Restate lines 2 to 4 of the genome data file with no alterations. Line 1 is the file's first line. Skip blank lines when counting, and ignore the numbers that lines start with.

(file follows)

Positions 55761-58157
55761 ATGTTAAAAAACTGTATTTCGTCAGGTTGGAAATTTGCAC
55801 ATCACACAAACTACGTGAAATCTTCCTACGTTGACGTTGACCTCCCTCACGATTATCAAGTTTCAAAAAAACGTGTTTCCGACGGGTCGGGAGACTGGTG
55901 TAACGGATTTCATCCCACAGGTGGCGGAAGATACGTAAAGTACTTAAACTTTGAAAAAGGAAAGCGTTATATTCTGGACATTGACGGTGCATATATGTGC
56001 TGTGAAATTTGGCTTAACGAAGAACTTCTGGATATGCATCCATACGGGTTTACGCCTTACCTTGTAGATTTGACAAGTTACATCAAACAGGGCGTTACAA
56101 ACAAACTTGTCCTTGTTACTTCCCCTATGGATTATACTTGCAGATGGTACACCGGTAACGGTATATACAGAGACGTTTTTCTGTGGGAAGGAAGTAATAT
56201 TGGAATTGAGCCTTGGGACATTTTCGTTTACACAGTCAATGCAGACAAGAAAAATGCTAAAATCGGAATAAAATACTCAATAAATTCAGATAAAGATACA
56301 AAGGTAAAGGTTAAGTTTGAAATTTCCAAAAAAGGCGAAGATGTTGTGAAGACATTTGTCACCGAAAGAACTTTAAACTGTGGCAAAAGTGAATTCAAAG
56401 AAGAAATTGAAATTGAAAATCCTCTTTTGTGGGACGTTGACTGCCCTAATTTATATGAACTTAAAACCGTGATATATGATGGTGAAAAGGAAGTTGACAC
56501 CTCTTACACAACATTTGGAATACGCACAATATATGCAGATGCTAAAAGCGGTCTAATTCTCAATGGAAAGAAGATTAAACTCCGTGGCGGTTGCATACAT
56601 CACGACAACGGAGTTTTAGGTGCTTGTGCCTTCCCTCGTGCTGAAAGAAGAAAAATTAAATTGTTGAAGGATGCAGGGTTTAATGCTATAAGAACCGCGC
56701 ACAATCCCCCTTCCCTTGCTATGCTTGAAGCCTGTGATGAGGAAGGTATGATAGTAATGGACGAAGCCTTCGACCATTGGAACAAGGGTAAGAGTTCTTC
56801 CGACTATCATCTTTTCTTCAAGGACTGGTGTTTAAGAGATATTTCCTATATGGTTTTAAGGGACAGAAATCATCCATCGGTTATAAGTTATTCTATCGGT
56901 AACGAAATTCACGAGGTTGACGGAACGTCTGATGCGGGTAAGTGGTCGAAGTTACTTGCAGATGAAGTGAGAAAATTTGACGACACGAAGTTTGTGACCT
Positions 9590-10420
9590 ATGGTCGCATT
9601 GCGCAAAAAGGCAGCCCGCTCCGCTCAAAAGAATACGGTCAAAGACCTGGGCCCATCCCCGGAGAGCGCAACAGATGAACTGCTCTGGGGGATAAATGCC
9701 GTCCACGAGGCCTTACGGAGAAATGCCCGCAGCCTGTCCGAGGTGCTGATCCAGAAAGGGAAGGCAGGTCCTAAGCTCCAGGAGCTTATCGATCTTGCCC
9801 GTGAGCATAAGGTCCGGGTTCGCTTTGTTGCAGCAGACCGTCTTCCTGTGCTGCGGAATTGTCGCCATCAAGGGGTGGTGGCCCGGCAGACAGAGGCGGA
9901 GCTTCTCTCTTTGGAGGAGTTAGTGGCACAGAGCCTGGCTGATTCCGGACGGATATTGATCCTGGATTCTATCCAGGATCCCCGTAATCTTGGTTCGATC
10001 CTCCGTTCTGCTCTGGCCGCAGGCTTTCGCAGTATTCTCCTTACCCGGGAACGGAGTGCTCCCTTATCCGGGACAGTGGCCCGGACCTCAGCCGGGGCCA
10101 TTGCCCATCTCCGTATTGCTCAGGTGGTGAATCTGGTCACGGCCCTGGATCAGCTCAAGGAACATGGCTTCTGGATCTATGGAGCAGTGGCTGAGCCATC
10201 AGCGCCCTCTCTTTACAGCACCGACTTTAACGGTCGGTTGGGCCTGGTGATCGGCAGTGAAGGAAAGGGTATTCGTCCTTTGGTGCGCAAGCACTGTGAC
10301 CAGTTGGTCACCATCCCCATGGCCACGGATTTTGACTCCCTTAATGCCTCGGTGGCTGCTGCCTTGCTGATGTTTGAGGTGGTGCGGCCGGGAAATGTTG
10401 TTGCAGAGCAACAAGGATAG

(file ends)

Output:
55761 ATGTTAAAAAACTGTATTTCGTCAGGTTGGAAATTTGCAC
55801 ATCACACAAACTACGTGAAATCTTCCTACGTTGACGTTGACCTCCCTCACGATTATCAAGTTTCAAAAAAACGTGTTTCCGACGGGTCGGGAGACTGGTG
55901 TAACGGATTTCATCCCACAGGTGGCGGAAGATACGTAAAGTACTTAAACTTTGAAAAAGGAAAGCGTTATATTCTGGACATTGACGGTGCATATATGTGC